The foundation that unites all I’m working on and feel passionate about is how to help the U.S. health system deliver healthcare to everyone — and I’m worried, to be honest.

Ok, thank you for that. Let’s now jump to the main focus of our interview. According to this study cited by Newsweek, the US healthcare system is ranked as the worst among high income nations. This seems shocking. Can you share with us 3–5 reasons why you think the US is ranked so poorly?

Sure, but let me share an alternative perspective as well. The U.S. does not perform as badly as is commonly perceived if we adjust some numbers. When we take out the tragedy of gun violence, drug abuse, mental health and a few states with huge poverty and weak health systems, we perform better. Our biggest issue is we spend very differently, and that’s where I’ll start.

  • A lack of strong social safety nets — The U.S. has one of the worst social safety nets. If you look at the data for the countries that are ranked above us, they spend much more on social services like free childcare, education and extensive maternity and paternity leave. When you look at the total expense, we’re just paying for it on the back end versus having higher taxes that allow for the upfront implementation of safety nets. When we look at our chronic disease burden, obesity epidemic and other controllable issues it all ties back to our social systems. We need to have a long national conversation about what we prefer to invest in.
  • Our utilization of healthcare services — Based on the data I’ve seen, if you look at the populations of Japan or Germany, people go to the doctor as much or more than we do because there is more of a focus on primary care, which comes at essentially no cost. We favor specialty and procedural care, not primary care, which drives up costs and creates silos. We must make a generational investment in health and primary care. If you get sick and have the means, there is no better place on the planet to get care. If you are middle class, you can’t get things for free and you can’t afford good primary care. The ACA helped tremendously, but it isn’t really that affordable.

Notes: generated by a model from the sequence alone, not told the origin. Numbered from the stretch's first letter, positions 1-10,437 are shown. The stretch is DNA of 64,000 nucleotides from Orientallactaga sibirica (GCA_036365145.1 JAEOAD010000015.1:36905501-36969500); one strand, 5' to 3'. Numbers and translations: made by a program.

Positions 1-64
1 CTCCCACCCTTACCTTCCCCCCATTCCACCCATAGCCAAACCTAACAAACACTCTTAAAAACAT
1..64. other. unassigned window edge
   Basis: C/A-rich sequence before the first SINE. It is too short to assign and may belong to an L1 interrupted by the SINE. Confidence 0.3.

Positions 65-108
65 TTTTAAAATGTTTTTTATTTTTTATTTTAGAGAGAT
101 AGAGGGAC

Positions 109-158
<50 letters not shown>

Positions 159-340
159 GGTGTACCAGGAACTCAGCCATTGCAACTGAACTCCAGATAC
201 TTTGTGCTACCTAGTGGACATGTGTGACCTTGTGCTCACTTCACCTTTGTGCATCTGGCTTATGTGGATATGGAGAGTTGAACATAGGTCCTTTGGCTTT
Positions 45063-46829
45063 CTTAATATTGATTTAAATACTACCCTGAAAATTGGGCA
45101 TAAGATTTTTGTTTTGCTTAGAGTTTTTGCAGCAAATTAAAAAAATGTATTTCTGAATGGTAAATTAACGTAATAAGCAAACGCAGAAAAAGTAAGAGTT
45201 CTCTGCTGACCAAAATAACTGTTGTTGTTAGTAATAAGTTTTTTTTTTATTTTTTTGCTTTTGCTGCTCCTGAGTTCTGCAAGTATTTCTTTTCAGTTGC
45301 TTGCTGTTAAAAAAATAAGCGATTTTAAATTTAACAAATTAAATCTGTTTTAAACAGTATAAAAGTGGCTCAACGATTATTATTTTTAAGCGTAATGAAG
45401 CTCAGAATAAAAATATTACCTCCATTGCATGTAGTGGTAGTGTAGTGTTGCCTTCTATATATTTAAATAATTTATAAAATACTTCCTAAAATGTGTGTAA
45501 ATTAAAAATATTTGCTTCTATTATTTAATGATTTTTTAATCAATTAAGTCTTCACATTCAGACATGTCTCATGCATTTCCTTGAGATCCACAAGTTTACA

• Our clinical training and retention system — We have a crisis, as we are not even at replacement levels for retiring clinicians and those burned out. We must rethink the education system by eliminating debt, setting priorities for the future workforce and investing to achieve these goals. We simply need to invest in our clinical workforce the way we invest in our elite military or athletes. Furthermore, the overhead, paperwork and amount of time we force clinicians to spend on non-care activities is simply a moral injury to them. We must ban a number of practices that, when truly measured, have almost no value.

As a “healthcare insider,” if you had the power to make a change, can you share 5 changes that need to be made to improve the overall US healthcare system? Please share a story or example for each.

My answers might be provocative since they address several status quo areas, but I believe it’s time for bold actions to drive lasting changes.

  • Carefully examine prior authorization: Having to wait for approval from an insurance company before moving forward with a procedure or prescription delays the care delivery process and makes it more difficult for patients to receive the care they need. I’ve been involved in the prior authorization “space” and can tell you most get approved on appeal and there is really very little savings. It is an illusory “sentinel effect,” which basically means we make people give up. There are certainly specialty drugs and questionable procedures, but they make up a vast minority.